Partnership is the key to the program’s success. Jail personnel notify the staff when a veteran arrives at the correctional facility.

Before Release
The inmate can contact the Veteran’s Incarcerated Program (VIP) to inquire about the program. VIP staff meets with the veteran to assess the veteran for addiction and mental health issues, including PTSD. The VIP staff may advocate for additional assessments to determine the appropriateness of inpatient or outpatient treatment services.

For veterans interested and eligible for the project, VIP staff will assist with developing a release plan and accompany the veteran to court to advocate for “sentence reduction” or “early release” for entry into a treatment program.

At Release
Upon release, VIP Staff assist the veteran with a wide variety of stabilizing services such as emergency financial assistance, mental health/trauma counseling, employment and skills training assistance, temporary housing, advocacy and other referral services. The Program provides a less expensive alternative to jail and the opportunity for each veteran to resume a productive life.

The VIP program addresses problems associated with the physical, emotional, economic, and social causes precipitating the incarceration of veterans. Homelessness, poverty, anger, substance abuse, and mental illness abound in this population. The Program will help veterans find solutions to these issues in order to return to a healthy, productive life in the community. The program also addresses the high cost of incarceration and high recidivism rate.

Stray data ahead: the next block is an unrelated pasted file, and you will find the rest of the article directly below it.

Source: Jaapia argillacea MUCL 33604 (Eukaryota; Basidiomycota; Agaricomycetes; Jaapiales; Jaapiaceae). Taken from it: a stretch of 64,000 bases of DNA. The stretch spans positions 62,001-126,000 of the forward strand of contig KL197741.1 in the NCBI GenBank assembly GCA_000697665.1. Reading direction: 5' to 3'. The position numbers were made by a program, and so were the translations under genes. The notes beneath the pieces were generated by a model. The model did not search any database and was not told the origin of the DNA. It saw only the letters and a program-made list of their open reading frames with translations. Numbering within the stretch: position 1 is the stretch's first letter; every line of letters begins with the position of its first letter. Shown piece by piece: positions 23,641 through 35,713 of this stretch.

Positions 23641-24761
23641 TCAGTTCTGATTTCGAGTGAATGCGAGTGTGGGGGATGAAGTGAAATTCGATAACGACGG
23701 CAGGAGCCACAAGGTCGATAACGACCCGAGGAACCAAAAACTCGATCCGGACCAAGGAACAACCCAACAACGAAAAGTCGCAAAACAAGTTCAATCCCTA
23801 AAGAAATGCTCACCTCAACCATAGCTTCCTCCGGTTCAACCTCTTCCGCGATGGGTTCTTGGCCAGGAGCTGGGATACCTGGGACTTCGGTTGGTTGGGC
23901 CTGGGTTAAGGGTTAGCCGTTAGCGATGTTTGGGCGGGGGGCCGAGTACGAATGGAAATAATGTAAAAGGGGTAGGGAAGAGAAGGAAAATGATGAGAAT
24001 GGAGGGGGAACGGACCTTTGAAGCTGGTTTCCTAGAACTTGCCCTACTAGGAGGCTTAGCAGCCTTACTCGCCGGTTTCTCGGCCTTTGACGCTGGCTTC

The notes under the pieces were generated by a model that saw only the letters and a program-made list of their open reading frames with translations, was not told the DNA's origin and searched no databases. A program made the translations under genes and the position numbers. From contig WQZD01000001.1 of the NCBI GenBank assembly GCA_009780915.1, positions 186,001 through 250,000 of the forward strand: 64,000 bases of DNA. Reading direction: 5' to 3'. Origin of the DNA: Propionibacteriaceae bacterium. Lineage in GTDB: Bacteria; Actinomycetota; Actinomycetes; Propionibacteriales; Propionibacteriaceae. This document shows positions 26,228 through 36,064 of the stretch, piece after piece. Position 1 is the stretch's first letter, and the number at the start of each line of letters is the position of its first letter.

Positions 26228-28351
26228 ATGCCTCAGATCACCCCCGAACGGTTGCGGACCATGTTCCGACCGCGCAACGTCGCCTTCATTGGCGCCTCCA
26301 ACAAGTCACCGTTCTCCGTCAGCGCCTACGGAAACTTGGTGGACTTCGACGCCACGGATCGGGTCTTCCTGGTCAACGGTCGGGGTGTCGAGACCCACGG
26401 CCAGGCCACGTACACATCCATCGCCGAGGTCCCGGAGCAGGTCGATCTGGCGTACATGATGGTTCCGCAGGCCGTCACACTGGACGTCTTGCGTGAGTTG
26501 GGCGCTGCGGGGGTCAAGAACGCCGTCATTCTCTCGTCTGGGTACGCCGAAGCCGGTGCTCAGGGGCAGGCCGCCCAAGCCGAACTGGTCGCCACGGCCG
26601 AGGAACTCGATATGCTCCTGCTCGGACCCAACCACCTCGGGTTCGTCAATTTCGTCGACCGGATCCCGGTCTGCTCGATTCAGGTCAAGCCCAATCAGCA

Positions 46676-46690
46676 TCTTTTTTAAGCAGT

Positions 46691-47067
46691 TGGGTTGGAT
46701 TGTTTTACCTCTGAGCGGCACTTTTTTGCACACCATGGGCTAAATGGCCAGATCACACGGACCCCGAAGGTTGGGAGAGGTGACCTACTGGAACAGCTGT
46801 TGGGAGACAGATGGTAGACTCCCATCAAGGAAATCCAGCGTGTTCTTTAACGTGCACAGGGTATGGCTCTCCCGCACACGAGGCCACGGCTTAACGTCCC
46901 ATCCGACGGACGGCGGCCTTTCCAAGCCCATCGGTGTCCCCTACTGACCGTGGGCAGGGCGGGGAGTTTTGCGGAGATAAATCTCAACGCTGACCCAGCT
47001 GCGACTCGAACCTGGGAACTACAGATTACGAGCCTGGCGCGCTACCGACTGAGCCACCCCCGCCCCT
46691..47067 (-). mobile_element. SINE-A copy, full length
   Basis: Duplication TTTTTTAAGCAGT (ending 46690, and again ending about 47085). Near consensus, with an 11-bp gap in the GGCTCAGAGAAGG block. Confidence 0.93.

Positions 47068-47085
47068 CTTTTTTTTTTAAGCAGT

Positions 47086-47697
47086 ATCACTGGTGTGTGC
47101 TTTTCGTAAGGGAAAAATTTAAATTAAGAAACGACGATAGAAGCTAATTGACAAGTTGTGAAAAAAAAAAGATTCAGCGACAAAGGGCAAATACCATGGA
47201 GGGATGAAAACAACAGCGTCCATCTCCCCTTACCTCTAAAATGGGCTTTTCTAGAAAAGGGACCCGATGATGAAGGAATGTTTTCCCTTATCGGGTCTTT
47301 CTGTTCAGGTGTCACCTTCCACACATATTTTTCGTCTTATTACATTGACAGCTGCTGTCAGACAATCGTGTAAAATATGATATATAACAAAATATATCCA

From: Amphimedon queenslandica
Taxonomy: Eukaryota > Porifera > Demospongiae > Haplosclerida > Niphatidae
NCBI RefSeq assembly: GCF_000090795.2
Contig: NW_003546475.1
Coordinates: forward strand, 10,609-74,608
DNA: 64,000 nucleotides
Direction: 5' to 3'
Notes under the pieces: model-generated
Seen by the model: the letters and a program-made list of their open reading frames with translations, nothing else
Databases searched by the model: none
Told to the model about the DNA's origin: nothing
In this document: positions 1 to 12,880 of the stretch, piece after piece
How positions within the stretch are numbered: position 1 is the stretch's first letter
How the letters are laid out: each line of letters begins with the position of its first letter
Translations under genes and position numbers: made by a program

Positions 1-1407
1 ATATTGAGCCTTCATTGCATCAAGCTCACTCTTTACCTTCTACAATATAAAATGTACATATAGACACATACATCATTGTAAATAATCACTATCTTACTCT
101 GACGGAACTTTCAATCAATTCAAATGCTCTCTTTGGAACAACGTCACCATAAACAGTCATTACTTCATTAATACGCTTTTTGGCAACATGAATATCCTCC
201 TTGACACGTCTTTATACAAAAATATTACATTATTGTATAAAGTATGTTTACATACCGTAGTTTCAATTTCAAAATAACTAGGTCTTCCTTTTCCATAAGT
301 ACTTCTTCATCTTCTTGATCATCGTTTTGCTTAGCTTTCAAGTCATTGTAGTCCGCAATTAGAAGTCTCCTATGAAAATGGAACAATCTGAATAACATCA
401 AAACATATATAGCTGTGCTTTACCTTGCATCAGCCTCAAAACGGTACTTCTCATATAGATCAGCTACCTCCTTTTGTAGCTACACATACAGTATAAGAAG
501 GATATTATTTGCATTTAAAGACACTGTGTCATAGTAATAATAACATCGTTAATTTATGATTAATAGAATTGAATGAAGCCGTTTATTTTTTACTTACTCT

In many cases, incarceration is the direct result of an undiagnosed psychological problem. The VIP program refers veterans for compressive mental health evaluation and counseling. VA PSHCS psychologists diagnose mental health conditions such as bi-polar disorder, major depression, Post-Traumatic Stress Disorder, personality disorders, and schizophrenia, and treat veterans referred by the program.

Many incarcerated veterans have a duel diagnosis of substance abuse and mental illness. The program recognizes research showing drug/alcohol treatment often fails when the underlying mental health issues go untreated, and stresses the need to diagnose and treat both. Referring veterans to treatment under court control provides and additional incentive for the veteran to succeed. Poverty and homelessness are challenges.

The program will help veterans find and sustain housing and employment.